The power of arbitration clauses

Pipeline Services WA Pty Ltd v ATCO Gas Australia Pty Ltd [2014] WASC 10

This recent decision of Martin CJ is an early guidance on aspects of the Commercial Arbitration Act 2012 (WA) (2012 Act).

Many contracts contain dispute resolution clauses that direct disputes to arbitration.  It is not unknown for disputants to ignore an arbitration clause and to commence litigation.  Confronted by litigation, the defendant will often apply to stay the litigation so that an arbitration can occur.

On 7 August 2013 the Commercial Arbitration Act 1985 (WA) (1985 Act) was replaced by the 2012 Act.  A question that arises is whether the test for such a stay is different under the 2012 Act than under the 1985 Act.

The 2012 Act applies to all arbitration commenced after 7 August 2013.  The 1985 Act applies to arbitrations commenced prior to that date.  Accordingly regardless of the date of execution of the agreement containing the arbitration clause, an arbitration commenced now will be governed by the 2012 Act, not by the 1985 Act.

The stay provisions under the 2012 Act are different to those under the 1985 Act.  In effect, the ability of the Court to determine whether or not to grant a stay under the 1985 Act is discretionary.  By section 8 of the 2012 Act, the Court’s discretion not to stay the litigation is significantly curtailed.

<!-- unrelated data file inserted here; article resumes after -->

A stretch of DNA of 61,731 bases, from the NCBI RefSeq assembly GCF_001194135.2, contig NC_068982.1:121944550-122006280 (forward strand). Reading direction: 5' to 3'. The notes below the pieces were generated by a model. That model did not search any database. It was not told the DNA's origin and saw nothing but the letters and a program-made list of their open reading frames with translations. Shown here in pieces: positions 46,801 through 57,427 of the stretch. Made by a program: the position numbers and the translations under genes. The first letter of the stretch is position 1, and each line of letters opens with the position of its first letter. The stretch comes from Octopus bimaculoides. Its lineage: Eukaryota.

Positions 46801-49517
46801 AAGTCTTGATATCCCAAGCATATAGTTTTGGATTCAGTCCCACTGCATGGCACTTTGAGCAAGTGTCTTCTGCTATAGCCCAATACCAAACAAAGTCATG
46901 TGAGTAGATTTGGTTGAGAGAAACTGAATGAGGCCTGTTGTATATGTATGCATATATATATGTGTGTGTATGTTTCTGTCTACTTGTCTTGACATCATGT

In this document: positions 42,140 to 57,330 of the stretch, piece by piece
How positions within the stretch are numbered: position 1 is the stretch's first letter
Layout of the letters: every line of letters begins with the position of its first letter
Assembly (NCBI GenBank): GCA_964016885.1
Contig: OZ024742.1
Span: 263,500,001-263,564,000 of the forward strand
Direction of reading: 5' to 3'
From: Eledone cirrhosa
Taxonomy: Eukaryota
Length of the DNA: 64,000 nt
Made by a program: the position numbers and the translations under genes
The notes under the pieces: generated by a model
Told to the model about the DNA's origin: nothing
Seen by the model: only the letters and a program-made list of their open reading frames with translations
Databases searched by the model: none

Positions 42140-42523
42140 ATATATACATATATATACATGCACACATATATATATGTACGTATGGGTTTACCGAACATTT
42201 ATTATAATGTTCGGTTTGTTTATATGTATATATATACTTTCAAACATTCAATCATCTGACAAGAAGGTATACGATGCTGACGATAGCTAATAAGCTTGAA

In the proceedings, a further challenge arose whether the arbitration clause survived the termination of the contract.  The Court confirmed that an arbitration clause generally survives termination of the contract, because it is a contract independent of the underlying contract in which it is contained.

Since 7 August 2013, parties to contracts containing arbitration clauses may assume that the ordinary position will be that any dispute under the contract, even a contract that has been terminated, will now most likely be required to be referred to arbitration.

The controversy must be one falling within the scope of the arbitration agreement.  Not all disputes in some way connected with a contract meet this test. 

Lavan Legal comment

The lessons arising from this decision are:

  • old contracts may force parties into the 2012 Act regime;
  • if parties wish to access litigation and not arbitration, they should avoid, or restrict, any arbitration clause in their future agreements (or amend existing agreements);
  • parties to disputes need to understand if their agreements require them to arbitrate, rather than litigate, a dispute.  Generally, absent agreement of both disputants, any dispute will be arbitrated and not litigated; and 
  • the rules surrounding arbitration will apply to arbitrations.  They may, on occasion, have consequences different to litigation.